Relief tasks swamp tsunami-hit nations

Nations hit by the Indian Ocean tsunami that has killed more than 28,500 people are now struggling to find and bury their dead and get supplies to survivors.

    Sri Lanka's coastal areas have been devastated

    Bodies still littered the streets in north Indonesia two

    days after the biggest earthquake in 40 years rocked the seabed

    off the coast, deep below the Indian Ocean, triggering waves up

    to 10 metres high that battered coasts across the

    region.

    The United Nations said hundreds of relief planes packed

    with emergency goods would arrive from about two dozen

    countries within the next 48 hours.

    The sheer scale of Sunday's disaster is still unclear amid

    the chaos with government officials in Indonesia, Sri Lanka and

    India warning many thousands listing as missing may be dead.

    Throughout the region rows of bodies covered in plastic

    sheets or mats were laid out on the ground.

    "I'm tired. I'm looking for my father. Please help me,"

    wailed Maimori, 22, at a market on the outskirts of the

    Indonesian town of Banda Aceh. Her father was a fishmonger who

    had not been heard from since going to work early on Sunday.

    Tourists were killed on beaches, fishing villages

    devastated, power and communications cut, and homes destroyed.

    Sri Lanka appears to have been the worst hit with about

    12,000 dead, with India suffering almost 10,000 deaths. 

    An Indonesian health official said 5700 had been killed, but Vice-President Jusuf Kalla said on Tuesday he thought the toll could rise to 25,000 and up

    to 100,000 people mihgt have been

    injured.

    In Thailand, nearly 2000 people - including 700 foreigners - were reportedly dead.

    Devastation

    Dozens perished as far away as Somalia, 6000km

    from the epicentre.

     

    "W

    e cannot fathom the cost of these poor societies

    and the nameless fishermen and fishing villages ... that have

    just been wiped out. Hundreds of thousands of livelihoods have

    gone"


    OCHA's Jan Egeland

    The finance minister of India said late on Monday that contact

    had only just been restored with one of the worst-hit islands,

    Car Nicobar, near the epicentre of the magnitude 9.0

    earthquake. The toll there was not known, but would be

    "very large".

    About 45,000 people live on the island, which suffered

    aftershocks throughout Monday.

    The UN said the disaster was unique in

    encompassing such a large area and so many countries.

    Death resonated far beyond even these bounds, with

    dozens of foreign tourists

    who had flocked to tropical

    beaches for the end-of-year holiday season also being killed.

    Norwegians, Britons, Italians, Swedes, 

    Americans, 

    Danes, Swiss, Australians, 

    Singaporeans and New Zealanders

    were among the dead in Thailand, Sri Lanka and the Maldives.

    Clean water shortage

    "The cost of the devastation will be in the billions of

    dollars," said Jan Egeland, head of the UN Office for the

    Coordination of Humanitarian Affairs (OCHA).

    Nearly 1000 people have been 
    killed in Thailand

    "However, we cannot fathom the cost of these poor societies

    and the nameless fishermen and fishing villages ... that have

    just been wiped out. Hundreds of thousands of livelihoods have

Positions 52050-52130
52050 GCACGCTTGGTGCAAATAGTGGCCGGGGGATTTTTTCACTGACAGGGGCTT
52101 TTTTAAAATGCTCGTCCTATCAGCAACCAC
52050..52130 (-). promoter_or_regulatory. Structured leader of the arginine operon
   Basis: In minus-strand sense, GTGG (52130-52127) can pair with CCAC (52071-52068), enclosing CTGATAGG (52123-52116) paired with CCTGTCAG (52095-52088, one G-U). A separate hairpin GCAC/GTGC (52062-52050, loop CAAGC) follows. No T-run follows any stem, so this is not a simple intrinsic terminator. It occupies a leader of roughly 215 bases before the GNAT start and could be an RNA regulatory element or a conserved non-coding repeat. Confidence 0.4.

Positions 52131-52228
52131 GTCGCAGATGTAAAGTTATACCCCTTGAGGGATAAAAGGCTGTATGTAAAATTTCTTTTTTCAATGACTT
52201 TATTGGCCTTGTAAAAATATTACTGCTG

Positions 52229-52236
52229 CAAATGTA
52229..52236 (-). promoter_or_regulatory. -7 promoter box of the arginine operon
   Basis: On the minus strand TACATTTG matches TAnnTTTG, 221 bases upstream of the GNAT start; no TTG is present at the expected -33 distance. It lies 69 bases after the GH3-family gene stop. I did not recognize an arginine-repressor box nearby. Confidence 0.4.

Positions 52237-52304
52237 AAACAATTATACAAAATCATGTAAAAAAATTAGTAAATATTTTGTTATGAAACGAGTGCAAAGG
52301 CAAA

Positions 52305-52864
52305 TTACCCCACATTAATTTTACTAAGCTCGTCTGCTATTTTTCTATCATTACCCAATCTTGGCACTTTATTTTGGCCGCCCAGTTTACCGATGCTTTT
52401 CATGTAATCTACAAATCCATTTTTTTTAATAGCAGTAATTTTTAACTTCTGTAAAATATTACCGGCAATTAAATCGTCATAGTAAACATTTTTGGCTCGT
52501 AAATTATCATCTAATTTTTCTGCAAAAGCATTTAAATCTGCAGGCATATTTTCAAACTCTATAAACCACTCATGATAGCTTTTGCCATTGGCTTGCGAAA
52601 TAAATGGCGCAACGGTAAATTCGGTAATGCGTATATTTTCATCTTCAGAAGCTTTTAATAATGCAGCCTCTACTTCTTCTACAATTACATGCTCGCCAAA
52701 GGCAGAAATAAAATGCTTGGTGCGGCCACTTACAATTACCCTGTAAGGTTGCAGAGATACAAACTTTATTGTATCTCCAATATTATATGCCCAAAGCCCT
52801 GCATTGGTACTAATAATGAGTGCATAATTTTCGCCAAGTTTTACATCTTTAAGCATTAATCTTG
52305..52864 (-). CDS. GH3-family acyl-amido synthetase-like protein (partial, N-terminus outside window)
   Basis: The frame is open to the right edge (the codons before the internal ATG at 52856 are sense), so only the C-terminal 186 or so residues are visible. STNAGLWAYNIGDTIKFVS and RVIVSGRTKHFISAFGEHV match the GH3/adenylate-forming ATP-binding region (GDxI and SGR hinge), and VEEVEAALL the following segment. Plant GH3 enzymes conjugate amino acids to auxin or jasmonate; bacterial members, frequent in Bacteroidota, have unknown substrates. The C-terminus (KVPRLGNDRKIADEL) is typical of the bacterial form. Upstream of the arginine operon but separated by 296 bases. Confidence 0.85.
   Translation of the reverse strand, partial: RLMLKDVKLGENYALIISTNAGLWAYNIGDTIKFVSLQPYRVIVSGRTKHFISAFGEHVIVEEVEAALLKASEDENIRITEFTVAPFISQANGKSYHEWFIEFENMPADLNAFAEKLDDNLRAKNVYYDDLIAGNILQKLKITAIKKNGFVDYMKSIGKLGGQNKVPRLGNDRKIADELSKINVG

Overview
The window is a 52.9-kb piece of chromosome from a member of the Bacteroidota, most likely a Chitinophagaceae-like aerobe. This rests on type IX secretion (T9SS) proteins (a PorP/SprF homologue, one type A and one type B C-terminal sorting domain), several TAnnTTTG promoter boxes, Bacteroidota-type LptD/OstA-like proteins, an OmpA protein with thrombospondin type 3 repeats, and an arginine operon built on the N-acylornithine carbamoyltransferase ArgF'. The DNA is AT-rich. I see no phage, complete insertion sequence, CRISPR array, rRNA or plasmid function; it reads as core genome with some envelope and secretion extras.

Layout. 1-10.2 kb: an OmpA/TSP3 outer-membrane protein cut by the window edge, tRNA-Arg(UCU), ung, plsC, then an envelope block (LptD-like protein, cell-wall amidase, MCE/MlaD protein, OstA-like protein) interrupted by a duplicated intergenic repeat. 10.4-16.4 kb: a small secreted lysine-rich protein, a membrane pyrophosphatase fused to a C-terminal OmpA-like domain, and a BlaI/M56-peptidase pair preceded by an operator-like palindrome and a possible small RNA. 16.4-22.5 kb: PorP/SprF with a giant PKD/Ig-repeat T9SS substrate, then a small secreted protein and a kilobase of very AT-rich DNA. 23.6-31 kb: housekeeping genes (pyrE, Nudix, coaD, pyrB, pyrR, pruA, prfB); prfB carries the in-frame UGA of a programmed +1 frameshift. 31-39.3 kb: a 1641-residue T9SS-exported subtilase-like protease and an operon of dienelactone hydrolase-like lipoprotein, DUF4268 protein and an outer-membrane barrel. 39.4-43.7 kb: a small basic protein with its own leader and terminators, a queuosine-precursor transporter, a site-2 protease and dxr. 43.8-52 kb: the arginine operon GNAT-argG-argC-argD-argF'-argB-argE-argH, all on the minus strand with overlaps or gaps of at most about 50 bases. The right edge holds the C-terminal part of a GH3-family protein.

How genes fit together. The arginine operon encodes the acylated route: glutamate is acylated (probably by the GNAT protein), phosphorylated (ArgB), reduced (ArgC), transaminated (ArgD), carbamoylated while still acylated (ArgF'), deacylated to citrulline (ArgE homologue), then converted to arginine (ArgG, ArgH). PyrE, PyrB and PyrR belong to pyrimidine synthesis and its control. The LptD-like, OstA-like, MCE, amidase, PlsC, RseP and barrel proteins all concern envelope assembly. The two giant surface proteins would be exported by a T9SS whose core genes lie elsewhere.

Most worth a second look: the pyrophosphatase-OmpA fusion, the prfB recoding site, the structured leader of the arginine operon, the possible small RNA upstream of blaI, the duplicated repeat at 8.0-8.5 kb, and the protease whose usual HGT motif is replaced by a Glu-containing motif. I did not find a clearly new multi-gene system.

gone."

    Throughout the region, homeless people fearing another wave

    sheltered in public buildings, schools and on high ground.

    There was a shortage of clean water and provisions.

    Weather officials in India warned of more high waves over

    the next day or two, and urged people to stay away from the

    shore.

    "Like a ripple, the tsunami will only die down gradually

    and so we expect more waves before they slowly subside," said

    S Sridharan, of the meteorological department's office in

    Madras, capital of Tamil Nadu state - one of the worst-hit

    areas.

    Mass graves

    Those not searching for survivors hastened to bury the

    dead, often in mass graves.

    In Cuddalore, India, back-hoes were used to dig graves.

     

                Tsunami



    Tsunami - Japanese for 'harbour wave' - is usually caused by earthquakes under or near the ocean.

    It is not a single wave, but a series of waves that can travel across the ocean at more than 800kph.

    As it enters the shallows of coastlines in its path, its velocity slows but its height increases.

    A tsunami that is just a few centimetres or metres high from trough to crest can rear up to heights of 50m as it hits the shore, striking with devastating force.

    "We must have dug some seven or eight pits and buried 25,

    30, 35 bodies in each of them," said grave digger Shekhar.

    "We

    lined up bodies next to each other in two rows and buried them.

    I've never buried so many in a single day in my life."

    Survivors face their greatest danger in coming days.

    "The biggest threat ... is from the spread of infection

    through contamination of drinking water and putrefying bodies

    left by receding waters," OCHA's Jamie McGoldrick said in

    Geneva.

    The UN's Egeland said there could be epidemics of

    intestinal and lung infections unless health systems in the

    stricken countries get the help they need.

    "Bigger waves have been recorded, but no wave has affected

    so many people in this way, because we have had a population

    explosion since the last tsunami, and some of these areas are

    among the most populated in the world."

    SOURCE: Agencies


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